Scientists have coated fabrics with electroactive materials, mimicking muscle fibers.
If you’ve seen Batman Begins, you may remember a scene where Bruce Wayne first receives his cape, which acts like a regular fabric, until an electric charge makes it rigid, allowing him to use it as a wing to glide through the air. Researchers at Linköping University and the University of Borås in Sweden have accomplished something quite similar by coating textiles in an electroactive material which allows the fabric to actuate like muscle fibers.
“Enormous and impressive advances have been made in the development of exoskeletons, which now enable people with disabilities to walk again. But the existing technology looks like rigid robotic suits. It is our dream to create exoskeletons that are similar to items of clothing, such as “running tights” that you can wear under your normal clothes. Such device could make it easier for older persons and those with impaired mobility to walk,” says Edwin Jager, associate professor at Division of Sensor and Actuator Systems, Linköping University.
Modern exoskeletons use air pressure and electric motors to provide power to the user through bulky mechanical components. The newly developed technique uses mass producible textiles as their base instead. When the applied electroactive material is subjected to a low voltage, it changes volume, expanding the fabric. How the material moves is determined by the structure of the knitting.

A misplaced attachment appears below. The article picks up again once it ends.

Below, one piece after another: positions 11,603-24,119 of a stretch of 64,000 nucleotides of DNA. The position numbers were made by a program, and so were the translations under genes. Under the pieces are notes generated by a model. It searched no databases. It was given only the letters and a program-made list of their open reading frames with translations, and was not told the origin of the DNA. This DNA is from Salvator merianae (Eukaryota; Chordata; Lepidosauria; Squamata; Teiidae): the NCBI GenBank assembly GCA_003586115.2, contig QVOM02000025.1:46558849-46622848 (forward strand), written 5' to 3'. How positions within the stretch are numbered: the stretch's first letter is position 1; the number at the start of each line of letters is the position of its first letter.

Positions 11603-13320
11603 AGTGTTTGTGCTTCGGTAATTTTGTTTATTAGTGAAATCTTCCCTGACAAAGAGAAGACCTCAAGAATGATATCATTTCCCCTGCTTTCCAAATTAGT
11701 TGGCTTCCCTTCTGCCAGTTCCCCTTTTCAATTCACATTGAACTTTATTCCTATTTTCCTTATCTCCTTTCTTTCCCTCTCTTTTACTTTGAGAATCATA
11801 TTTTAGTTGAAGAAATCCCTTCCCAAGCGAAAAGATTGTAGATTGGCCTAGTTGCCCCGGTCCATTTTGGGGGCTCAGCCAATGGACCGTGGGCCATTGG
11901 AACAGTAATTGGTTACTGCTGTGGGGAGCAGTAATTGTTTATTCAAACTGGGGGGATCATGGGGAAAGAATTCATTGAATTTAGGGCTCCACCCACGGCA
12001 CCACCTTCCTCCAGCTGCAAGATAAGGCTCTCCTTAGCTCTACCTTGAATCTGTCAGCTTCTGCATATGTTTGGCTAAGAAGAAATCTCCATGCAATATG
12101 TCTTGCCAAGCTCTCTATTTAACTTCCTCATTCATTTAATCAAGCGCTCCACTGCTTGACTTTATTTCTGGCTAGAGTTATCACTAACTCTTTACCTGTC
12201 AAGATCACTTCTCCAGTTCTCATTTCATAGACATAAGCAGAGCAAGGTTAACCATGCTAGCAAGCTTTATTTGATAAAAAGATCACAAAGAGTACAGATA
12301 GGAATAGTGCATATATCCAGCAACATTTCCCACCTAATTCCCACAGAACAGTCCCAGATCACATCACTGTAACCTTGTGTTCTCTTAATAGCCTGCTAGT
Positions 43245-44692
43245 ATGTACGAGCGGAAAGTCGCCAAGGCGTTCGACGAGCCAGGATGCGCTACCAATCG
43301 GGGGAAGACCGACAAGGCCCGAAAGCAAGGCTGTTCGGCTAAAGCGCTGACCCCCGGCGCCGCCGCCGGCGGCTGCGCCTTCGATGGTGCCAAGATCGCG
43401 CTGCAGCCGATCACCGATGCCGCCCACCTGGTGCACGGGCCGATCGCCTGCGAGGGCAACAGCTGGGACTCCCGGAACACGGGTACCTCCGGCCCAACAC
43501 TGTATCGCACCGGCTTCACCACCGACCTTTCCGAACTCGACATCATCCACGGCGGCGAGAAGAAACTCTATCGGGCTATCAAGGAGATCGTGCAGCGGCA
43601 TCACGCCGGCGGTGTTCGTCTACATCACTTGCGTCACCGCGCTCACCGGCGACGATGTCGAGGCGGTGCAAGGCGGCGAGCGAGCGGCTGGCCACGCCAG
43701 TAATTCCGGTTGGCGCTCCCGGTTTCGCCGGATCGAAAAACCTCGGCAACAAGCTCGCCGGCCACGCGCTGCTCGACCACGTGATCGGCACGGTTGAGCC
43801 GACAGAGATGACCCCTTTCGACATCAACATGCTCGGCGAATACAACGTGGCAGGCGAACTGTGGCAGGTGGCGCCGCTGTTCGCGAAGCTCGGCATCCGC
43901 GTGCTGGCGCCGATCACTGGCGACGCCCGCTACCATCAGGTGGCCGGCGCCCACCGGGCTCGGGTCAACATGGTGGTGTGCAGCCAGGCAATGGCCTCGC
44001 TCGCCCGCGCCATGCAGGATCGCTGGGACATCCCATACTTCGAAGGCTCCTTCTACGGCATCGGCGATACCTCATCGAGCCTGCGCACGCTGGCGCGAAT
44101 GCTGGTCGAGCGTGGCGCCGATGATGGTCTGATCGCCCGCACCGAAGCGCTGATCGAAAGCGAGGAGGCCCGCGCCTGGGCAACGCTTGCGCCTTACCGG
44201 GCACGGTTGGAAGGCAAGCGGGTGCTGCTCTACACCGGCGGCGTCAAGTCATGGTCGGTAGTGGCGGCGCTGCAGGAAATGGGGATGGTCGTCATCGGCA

A snippet of electroactive textile.
“If we weave the fabric, for example, we can design it to produce a high force. In this case, the extension of the fabric is the same as that of the individual threads. But what happens is that the force developed is much higher when the threads are connected in parallel in the weave. This is the same as in our muscles. Alternatively, we can use an extremely stretchable knitted structure in order to increase the effective extension,” says Nils-Krister Persson, associate professor in the Smart Textiles Initiative at the Swedish School of Textiles, University of Borås.
source: Science Advances